Understanding Islam – Part 55 – Building on Faith


Building on Faith

On September 7, 2010 Imam Feisal Abdul Rauf responded to the American public on the controversy over the WTC Mosque (Cordoba House) in an opinion piece in the NY Times entitled, Building  on Faith.  I sent the following to the Editor of the New York Times.

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To the Editor of the New York Times.

 Re: Building on Faith, by Imam Feisal Abdul Rauf, Sept. 7, 2010

 The purpose of Cordoba House may be to build bridges, as Imam Rauf suggests, however his stated “life’s work has been focused on building bridges between religious groups…”  As a Muslim why has he not devoted his efforts in Muslims Countries like Saudi Arabia, Iran, Iraq, Morocco, Libya, Syria, and others.  This would have been meaningful and worthy.  It would have demonstrated his intent and success if there was evidence of such tolerance towards other religions (like a church or synagogue built with open preaching allowed) in those areas as a result of his work.  And his efforts should be conducted on his dime, not at the expense of the American tax payers.  Why start in a Country with existing religious tolerance and be openly intransigent, insensitive, towards, “how this controversy has riveted the attention of Americans…”  Let him go to where his efforts are most needed, start in Mecca or elsewhere.  Start by condemning Hamas.  Is not the ‘radical ideology’ about which he writes clearly in evidence in Muslim dominated areas of the world?  Why choose America when his ‘life’s work’ has many arenas in which it is already necessary. 

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Excerpts from the Article:

  • Every day, including the past two weeks spent representing my country on a State Department tour in the Middle East, I have been struck by how the controversy has riveted the attention of Americans, as well as nearly everyone I met in my travels.
  • The level of attention reflects the degree to which people care about the very American values under debate: recognition of the rights of others, tolerance and freedom of worship.
  • My life’s work has been focused on building bridges between religious groups and never has that been as important as it is now.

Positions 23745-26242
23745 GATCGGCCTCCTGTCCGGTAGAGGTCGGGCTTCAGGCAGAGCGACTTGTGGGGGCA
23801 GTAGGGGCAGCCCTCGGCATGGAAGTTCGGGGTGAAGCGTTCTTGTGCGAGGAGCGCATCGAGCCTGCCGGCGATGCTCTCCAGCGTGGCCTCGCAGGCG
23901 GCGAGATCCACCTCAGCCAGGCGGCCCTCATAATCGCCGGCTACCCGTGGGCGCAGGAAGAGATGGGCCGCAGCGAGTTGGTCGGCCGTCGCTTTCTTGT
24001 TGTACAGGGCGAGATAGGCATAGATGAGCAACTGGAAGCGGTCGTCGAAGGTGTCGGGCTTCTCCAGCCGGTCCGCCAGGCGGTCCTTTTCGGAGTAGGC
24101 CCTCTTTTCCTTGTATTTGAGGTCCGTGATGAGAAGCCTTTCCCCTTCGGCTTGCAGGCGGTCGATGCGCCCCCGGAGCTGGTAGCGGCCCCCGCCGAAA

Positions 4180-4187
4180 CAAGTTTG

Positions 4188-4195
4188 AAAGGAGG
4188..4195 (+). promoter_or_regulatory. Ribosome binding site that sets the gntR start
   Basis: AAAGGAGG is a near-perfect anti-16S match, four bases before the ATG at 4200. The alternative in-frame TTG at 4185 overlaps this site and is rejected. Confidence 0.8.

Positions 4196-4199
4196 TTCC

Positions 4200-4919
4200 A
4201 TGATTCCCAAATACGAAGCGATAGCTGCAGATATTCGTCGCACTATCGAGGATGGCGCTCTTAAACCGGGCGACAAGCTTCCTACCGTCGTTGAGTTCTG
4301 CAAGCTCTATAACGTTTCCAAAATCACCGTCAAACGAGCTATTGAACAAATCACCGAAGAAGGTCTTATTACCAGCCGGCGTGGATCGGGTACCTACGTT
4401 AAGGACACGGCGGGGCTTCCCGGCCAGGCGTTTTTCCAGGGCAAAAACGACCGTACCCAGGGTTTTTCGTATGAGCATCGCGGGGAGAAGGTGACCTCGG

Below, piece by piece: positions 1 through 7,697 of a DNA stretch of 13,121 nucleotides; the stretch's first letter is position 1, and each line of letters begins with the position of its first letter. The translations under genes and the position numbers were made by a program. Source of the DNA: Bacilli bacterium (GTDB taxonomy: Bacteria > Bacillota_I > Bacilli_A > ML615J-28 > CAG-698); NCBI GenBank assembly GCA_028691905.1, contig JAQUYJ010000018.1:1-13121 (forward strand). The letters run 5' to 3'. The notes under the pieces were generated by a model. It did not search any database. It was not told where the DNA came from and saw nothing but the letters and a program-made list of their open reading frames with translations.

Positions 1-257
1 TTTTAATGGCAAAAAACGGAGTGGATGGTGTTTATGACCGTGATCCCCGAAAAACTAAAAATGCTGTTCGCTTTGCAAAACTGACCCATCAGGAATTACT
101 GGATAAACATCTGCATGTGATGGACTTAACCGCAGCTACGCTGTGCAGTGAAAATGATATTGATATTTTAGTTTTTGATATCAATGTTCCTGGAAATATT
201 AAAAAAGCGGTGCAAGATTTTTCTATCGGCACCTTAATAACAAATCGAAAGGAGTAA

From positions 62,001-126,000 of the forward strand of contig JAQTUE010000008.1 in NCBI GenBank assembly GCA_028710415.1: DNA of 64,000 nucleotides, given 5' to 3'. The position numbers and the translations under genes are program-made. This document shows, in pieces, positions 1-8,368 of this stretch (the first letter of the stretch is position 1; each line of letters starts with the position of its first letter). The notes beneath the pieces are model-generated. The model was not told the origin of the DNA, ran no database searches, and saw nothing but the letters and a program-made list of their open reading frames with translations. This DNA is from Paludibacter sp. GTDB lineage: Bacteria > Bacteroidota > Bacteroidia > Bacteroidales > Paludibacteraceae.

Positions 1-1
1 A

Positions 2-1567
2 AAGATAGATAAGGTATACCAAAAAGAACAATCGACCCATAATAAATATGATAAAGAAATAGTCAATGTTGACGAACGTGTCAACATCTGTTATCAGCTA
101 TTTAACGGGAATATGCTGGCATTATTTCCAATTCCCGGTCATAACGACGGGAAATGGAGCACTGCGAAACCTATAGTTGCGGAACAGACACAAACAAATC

• We are proceeding with the community center, Cordoba House.
  • Our initiative is intended to cultivate understanding among all religions and cultures.
  • Our broader mission — to strengthen relations between the Western and Muslim worlds and to help counter radical ideology
  • From the political conflicts between Israelis and Palestinians to the building of a community center in Lower Manhattan, Muslims and members of all faiths must work together if we are ever going to succeed in fostering understanding and peace.
  • I am very sensitive to the feelings of the families of victims of 9/11, as are my fellow leaders of many faiths.
  • We will clearly identify all of our financial backers.
  • President Obama and Mayor Michael Bloomberg both spoke out in support of our project.
  •  As I traveled overseas, I saw firsthand how their words and actions made a tremendous impact on the Muslim street and on Muslim leaders.
  • This is an opportunity we must grasp.
  • How better to commemorate 9/11 than to urge our fellow Muslims, fellow Christians and fellow Jews to follow the fundamental common impulse of our great faith traditions?

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The Bridges are Most Needed in Muslim Countries

His personal mission would have been wonderful if he spent his time in Countries where religious tolerance is not in evidence.  Why did he choose America?  The answer – because we are tolerant.  We will remain so as long as efforts such as Cordoba House do not inflame negative feelings towards Muslims.  But it has.  Why can’t Imam Rauf sense that.  No one has denied the right to build, only the logic and the intent.  Maybe he needs to go to Dearborn, Mi and observe tensions arising by the presence of Muslim concentrations and explain to this nation – Why?  Are we at fault?  Are they at fault?   He should travel to Morocco and encourage the leaders of that Nation to open the doors to churches and synagogues; instead they are asking Christians to leave.  These are Christians that have lived in Morocco for many years (they considered themselves residents)  serving in orphanages and helping the poor, without proselytizing, and today are being escorted to the borders. 

If the Quran says,” … Let there be no compulsion in religion: Truth stands out clear from Error …” [2:256], why is Imam Rauf not living in those areas to promote freedom of religion.  It seems most evident that for Muslim controlled countries the freedom  is only to leave the country, not to stay and openly live and practice their faith among Muslims.  He can build bridges, but start where the bridges are most needed.

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Grace and Peace

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